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Monday, August 13, 2012

Dan Danner: Why small business is big in politics


By Dan Danner
It seems like Washington can't agree on anything these days, except maybe one thing:

Small business.

It seems everyone in Washington loves small business, or pretends they do.

If you watch the news or listen to the ads, you'll hear candidates on both sides of the aisle vow to help small businesses grow and create jobs.

Of course, some of that is just election-year baloney, but it raises a good question: Why do politicians want voters to know they're fighting for small business?

Politicians love small business because small business matters. It's important, it's trusted, and it's going to make a big difference in this year's elections. It isn't stretching things to say that small business is the engine that drives our economy. The federal government defines a small business as one with fewer than 500 employees. By that measure, small business accounts for 99.7 percent of all U.S. employers, and it employs 49.6 percent of the private-sector workforce.

When ordinary people think of small business, 500 employees may seem big, but even if you look at just the smallest employers, those with fewer than 20 workers, it's easy to see that small business is a powerful force.

According to the U.S. Small Business Administration, these businesses account for 89.3 percent of all employer firms.

The bottom line is that small business has a big voice in what happens with the economy, and voters know it. Gallup did a survey a few months ago asking who people trust when it comes to coming up with ideas for creating jobs. The No. 1 answer: small business, before governors, academics, members of Congress or the president.

The other reason politicians like small business is because small business votes.

A survey by the National Federation of Independent Business before the last presidential election found that small-business owners account for about 11 percent of registered voters – about the same as union members. When you include those who work for small businesses, the small-business voting bloc swells to nearly one-third of the electorate.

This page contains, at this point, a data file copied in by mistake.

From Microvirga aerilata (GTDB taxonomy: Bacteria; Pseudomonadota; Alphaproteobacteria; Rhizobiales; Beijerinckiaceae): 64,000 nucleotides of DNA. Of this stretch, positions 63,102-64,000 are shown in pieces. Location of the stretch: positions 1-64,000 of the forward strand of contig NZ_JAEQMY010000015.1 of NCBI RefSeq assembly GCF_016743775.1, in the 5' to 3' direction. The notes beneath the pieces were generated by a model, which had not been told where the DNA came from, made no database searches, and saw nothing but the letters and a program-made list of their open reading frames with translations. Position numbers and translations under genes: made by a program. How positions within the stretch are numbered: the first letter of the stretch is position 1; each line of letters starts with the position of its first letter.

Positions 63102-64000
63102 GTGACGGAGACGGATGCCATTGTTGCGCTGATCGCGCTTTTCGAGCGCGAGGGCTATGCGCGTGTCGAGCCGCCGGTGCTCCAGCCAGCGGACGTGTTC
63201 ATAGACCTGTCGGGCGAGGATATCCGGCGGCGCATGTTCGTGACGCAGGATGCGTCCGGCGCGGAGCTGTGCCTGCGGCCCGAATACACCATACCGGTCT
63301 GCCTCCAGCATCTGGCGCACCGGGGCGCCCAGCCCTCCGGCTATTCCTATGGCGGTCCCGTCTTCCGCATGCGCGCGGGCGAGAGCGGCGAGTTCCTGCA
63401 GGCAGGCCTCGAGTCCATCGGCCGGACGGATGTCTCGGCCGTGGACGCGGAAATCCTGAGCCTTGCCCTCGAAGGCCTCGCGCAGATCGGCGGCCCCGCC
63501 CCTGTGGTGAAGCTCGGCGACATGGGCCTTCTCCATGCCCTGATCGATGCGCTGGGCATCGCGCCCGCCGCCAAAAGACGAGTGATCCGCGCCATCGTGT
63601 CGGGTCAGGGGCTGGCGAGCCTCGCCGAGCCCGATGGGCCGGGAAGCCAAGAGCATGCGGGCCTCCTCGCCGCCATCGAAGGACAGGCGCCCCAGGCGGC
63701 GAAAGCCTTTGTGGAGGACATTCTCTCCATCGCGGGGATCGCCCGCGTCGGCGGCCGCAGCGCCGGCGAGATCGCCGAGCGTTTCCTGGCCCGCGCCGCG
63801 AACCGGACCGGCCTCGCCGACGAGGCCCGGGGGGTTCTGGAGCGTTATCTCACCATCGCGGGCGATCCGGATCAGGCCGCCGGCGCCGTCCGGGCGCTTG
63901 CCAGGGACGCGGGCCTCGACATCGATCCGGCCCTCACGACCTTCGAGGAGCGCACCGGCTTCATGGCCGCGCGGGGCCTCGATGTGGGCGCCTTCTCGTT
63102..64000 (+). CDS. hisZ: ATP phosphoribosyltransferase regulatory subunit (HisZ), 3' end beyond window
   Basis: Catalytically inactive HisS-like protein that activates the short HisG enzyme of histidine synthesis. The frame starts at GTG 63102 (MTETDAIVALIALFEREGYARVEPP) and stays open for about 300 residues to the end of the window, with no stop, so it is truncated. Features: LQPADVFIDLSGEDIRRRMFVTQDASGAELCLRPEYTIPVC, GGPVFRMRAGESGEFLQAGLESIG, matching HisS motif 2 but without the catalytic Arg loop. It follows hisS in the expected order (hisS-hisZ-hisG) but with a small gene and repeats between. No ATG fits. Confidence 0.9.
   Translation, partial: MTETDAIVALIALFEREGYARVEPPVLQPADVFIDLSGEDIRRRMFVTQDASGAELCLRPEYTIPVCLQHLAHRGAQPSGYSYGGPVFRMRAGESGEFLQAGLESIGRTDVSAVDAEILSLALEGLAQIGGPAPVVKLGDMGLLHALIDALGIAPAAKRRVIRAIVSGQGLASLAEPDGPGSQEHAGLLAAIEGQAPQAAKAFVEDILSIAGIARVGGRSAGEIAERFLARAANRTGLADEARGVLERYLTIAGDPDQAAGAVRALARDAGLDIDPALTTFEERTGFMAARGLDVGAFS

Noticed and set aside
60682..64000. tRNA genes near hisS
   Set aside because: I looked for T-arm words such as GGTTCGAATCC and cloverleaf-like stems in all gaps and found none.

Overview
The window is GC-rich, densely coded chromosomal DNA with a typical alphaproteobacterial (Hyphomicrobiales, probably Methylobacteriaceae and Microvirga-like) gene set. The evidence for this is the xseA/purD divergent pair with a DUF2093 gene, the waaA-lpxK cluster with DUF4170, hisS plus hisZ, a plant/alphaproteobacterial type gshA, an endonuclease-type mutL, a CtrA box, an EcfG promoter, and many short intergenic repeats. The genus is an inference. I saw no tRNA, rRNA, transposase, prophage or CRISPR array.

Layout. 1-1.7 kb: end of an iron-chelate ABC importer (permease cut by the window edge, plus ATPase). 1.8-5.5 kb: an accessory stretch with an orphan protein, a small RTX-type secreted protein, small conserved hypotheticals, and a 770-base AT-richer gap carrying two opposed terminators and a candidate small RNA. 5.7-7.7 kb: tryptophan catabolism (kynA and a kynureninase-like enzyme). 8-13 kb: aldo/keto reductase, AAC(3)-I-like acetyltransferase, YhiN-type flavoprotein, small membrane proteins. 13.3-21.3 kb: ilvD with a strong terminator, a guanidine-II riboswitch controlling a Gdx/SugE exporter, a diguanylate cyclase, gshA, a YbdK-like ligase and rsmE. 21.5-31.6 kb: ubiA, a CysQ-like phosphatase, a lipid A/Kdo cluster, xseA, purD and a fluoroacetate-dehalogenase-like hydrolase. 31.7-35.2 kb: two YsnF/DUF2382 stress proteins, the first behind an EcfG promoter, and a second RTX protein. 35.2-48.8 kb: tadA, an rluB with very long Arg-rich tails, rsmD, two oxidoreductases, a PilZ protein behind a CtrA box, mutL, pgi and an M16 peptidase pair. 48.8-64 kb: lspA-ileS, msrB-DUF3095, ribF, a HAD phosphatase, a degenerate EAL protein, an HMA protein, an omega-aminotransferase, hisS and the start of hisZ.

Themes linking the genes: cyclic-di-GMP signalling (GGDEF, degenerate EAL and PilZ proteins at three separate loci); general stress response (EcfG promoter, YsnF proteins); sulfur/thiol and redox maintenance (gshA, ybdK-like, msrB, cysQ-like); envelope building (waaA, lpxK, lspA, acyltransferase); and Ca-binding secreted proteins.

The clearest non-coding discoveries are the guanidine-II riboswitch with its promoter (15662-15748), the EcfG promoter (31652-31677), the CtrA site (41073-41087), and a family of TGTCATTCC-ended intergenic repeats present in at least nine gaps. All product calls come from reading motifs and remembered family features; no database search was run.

Small-business voters support the candidates who support small business, the candidates who understand risk and free enterprise and will run government with the prudence of a small-business owner. Small business supports the candidates who believe in sensible regulations and less bureaucracy and lower taxes. Small business supports the candidates who will spend taxpayers' money wisely. Small-business owners have to stick to a budget, and they believe government should, too.

Right now, small business is hurting. According to the latest NFIB Small Business Optimism Index, the single most important problem facing small business right now is weak sales, followed by high taxes and government rules and regulations. Uncertainty over the outcome of this year's elections doesn't help.

As we approach Election Day, we hope small business owners will talk to their friends and employees about where candidates stand on important business issues and focus on what these politicians have done or will do to help America's job creators. If we're going to fix this economy, we need to elect the candidates who will do big things for small business by passing meaningful tax reform and enacting sensible regulations, candidates who won't punish success or put up roadblocks to growth.

For more information about pro-small business candidates and how you can make a difference, please go to http://www.nfib.com/politics.

Because big things happen only when you support small business.

-- Danner is president and CEO of the National Federation of Independent Business, which represents 350,000 small-business owners in Washington, D.C. and every state capital.

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